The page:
Duursma warned retailers still imposing a minimum limit on card transactions that consumers increasingly select or reject brands and businesses based on whether their purchasing experience was fast, convenient and seamless.
“As Australia marches towards a cashless future, the retail industry has increasingly sought to remove barriers to cashless transactions,” he said. “To remain relevant and competitive, it is essential for retailers of all sizes – indeed, any customer-driven business – to facilitate cashless transactions. By embracing the Zero Dollar Minimum, retailers are essentially futureproofing their businesses. With the anticipated continued growth of payments using emerging technologies such as mobile payment and wearable payment technologies, retailers need to gear up and take steps to continue serving customers into the digital future, regardless of how they want to pay.”
Cashless benefits outweigh the costs
Duursma said the interchange and transaction fees retailers pay for offering consumers the ability to pay for goods and services electronically with a card are – despite the concerns held by some small transaction merchants – nominal. Further, he pointed to an RBA study, highlighting the increasing cost to businesses of handling cash, compared with electronic payments.
“The benefits of accepting credit and debit cards far outweigh the perceived cost,” Duursma said. “As research shows, consumers who are provided with payment options are more likely to complete transactions and return to the store – and that can only help a small business to grow.”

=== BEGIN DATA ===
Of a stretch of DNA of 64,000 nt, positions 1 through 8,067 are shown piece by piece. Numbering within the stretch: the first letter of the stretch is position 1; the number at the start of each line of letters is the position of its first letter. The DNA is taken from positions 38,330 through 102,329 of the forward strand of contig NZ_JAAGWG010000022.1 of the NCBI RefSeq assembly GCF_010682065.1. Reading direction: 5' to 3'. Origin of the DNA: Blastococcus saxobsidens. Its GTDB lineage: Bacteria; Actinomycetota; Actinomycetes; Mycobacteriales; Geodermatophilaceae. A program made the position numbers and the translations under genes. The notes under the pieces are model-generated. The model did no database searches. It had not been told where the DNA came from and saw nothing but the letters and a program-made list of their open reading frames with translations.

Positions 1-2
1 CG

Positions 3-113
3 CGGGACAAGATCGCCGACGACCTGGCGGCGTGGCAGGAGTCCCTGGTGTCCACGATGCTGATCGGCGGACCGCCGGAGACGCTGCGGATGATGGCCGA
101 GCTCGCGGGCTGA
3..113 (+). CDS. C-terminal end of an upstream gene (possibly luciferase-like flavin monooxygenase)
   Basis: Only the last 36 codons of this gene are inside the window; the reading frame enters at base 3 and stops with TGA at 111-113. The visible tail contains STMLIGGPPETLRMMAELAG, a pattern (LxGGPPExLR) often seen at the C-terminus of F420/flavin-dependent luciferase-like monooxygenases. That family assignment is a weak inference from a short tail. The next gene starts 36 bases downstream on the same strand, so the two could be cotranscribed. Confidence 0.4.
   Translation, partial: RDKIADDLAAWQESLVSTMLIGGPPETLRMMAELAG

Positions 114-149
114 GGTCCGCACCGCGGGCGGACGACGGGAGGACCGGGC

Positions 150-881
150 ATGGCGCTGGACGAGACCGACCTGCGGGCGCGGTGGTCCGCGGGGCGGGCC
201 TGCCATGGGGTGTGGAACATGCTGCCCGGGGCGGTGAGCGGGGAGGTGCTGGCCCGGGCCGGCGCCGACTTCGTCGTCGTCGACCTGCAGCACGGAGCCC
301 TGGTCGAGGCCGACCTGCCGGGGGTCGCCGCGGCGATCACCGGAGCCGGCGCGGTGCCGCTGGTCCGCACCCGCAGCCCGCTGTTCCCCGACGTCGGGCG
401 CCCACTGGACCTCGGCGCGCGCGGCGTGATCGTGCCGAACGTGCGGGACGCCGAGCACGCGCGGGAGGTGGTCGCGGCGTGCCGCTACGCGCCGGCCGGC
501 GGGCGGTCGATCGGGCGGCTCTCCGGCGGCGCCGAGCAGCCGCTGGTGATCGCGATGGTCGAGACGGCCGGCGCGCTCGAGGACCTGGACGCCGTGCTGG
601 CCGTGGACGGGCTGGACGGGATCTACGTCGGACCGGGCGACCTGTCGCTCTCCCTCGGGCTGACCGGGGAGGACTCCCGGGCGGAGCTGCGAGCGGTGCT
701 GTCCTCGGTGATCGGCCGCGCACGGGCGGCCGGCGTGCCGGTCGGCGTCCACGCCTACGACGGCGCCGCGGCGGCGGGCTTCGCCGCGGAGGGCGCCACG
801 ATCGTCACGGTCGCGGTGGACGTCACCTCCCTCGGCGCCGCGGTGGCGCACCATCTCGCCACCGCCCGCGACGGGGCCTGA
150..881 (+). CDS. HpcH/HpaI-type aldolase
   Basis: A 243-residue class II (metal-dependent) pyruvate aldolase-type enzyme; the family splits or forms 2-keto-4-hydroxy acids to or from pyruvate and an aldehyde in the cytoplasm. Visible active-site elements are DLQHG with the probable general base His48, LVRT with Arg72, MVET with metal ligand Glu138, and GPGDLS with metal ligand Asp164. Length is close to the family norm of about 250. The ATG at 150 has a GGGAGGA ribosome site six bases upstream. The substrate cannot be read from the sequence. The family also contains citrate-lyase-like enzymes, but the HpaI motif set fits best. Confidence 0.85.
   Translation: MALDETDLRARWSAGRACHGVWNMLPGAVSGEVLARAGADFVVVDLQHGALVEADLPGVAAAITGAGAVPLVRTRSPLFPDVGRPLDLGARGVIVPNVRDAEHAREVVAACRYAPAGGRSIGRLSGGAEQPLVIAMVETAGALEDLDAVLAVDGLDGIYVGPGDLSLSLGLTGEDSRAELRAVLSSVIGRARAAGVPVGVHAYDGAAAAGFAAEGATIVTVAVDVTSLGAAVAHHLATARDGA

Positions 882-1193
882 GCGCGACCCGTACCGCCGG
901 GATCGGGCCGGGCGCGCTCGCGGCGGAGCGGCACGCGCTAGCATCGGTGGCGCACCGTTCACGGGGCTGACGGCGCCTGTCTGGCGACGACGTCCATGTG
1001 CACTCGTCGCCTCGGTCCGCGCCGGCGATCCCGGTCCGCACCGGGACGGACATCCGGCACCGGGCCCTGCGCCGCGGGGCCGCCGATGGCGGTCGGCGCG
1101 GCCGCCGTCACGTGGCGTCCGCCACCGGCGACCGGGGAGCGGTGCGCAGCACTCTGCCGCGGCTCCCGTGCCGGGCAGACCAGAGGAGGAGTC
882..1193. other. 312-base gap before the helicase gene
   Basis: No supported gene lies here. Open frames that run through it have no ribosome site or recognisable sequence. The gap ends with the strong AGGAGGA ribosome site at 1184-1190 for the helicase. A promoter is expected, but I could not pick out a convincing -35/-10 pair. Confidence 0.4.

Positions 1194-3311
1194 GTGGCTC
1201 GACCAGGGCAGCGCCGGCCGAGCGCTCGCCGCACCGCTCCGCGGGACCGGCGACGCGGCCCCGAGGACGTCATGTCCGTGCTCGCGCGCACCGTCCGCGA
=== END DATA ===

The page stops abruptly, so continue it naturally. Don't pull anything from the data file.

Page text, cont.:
In addition, Duursma explained that cashless payments are quicker, cleaner and safer than cash payments.
“Contactless technology has resulted in payments being virtually instantaneous, which means faster queues and the ability to serve more customers,” he explained. “Cashless payments are also more hygienic – whereas cash passes through many hands, cards don’t need to be exchanged. Further, card transactions reduce the volume of cash being handled and transported as well as the amount of cash in the till, minimising the risk of theft. Other potential benefits of embracing cashless payment methods and taking advantage of future developments include digitizing and consolidating loyalty solutions.”
Since the launch of the Zero Dollar Minimum campaign, Duursma said MasterCard has been encouraged by its interactions with nearly 2,500 small transaction merchants in key market centres. While 47% of those merchants still have a minimum spend requirement for card transactions, the majority of merchants without this requirement indicated a preference for going cashless – and this has been welcomed by their customers.
To learn more about the Zero Dollar Minimum, including how you can participate in the campaign, visit www.no-minimums.com.au